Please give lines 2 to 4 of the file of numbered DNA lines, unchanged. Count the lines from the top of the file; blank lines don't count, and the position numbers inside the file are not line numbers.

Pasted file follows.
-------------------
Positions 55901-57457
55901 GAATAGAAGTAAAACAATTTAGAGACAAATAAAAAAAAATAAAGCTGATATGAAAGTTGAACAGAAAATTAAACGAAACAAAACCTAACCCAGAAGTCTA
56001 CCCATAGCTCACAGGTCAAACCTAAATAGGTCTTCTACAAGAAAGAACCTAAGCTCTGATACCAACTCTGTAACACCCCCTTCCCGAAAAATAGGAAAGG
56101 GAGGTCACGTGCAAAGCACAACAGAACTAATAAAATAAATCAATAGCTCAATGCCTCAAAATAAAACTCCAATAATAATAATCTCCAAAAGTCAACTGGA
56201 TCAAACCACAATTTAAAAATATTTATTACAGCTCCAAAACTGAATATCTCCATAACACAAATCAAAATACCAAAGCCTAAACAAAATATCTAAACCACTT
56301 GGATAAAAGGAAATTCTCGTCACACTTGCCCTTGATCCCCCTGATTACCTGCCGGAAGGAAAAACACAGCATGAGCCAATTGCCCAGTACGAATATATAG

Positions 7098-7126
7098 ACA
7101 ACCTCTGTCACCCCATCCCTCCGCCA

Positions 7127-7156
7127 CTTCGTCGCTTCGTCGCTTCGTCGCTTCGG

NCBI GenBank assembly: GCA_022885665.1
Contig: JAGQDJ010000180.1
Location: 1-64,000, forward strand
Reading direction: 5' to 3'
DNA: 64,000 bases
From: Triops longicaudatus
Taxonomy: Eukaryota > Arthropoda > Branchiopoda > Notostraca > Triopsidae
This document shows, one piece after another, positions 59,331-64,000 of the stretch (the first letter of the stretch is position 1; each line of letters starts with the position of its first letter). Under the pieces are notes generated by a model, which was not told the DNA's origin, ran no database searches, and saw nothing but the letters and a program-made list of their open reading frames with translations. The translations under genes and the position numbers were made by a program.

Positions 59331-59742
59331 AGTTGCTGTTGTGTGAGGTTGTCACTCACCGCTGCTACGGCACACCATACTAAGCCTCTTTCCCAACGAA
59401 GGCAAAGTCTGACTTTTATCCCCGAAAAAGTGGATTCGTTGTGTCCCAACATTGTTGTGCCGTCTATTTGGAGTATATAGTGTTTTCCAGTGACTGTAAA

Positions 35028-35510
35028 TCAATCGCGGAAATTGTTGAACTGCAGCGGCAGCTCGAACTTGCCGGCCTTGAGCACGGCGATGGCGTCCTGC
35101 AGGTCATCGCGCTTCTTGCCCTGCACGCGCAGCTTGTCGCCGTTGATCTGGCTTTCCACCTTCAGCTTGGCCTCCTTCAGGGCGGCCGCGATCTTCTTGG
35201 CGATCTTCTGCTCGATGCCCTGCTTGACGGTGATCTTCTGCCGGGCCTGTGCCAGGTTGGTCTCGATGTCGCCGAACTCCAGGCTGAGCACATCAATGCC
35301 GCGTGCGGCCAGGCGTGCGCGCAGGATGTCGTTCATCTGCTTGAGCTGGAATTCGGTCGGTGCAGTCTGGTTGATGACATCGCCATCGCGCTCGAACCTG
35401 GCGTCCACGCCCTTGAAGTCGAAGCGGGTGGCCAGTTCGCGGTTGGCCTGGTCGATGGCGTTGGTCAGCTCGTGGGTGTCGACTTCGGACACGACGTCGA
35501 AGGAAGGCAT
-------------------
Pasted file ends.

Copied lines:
55901 GAATAGAAGTAAAACAATTTAGAGACAAATAAAAAAAAATAAAGCTGATATGAAAGTTGAACAGAAAATTAAACGAAACAAAACCTAACCCAGAAGTCTA
56001 CCCATAGCTCACAGGTCAAACCTAAATAGGTCTTCTACAAGAAAGAACCTAAGCTCTGATACCAACTCTGTAACACCCCCTTCCCGAAAAATAGGAAAGG
56101 GAGGTCACGTGCAAAGCACAACAGAACTAATAAAATAAATCAATAGCTCAATGCCTCAAAATAAAACTCCAATAATAATAATCTCCAAAAGTCAACTGGA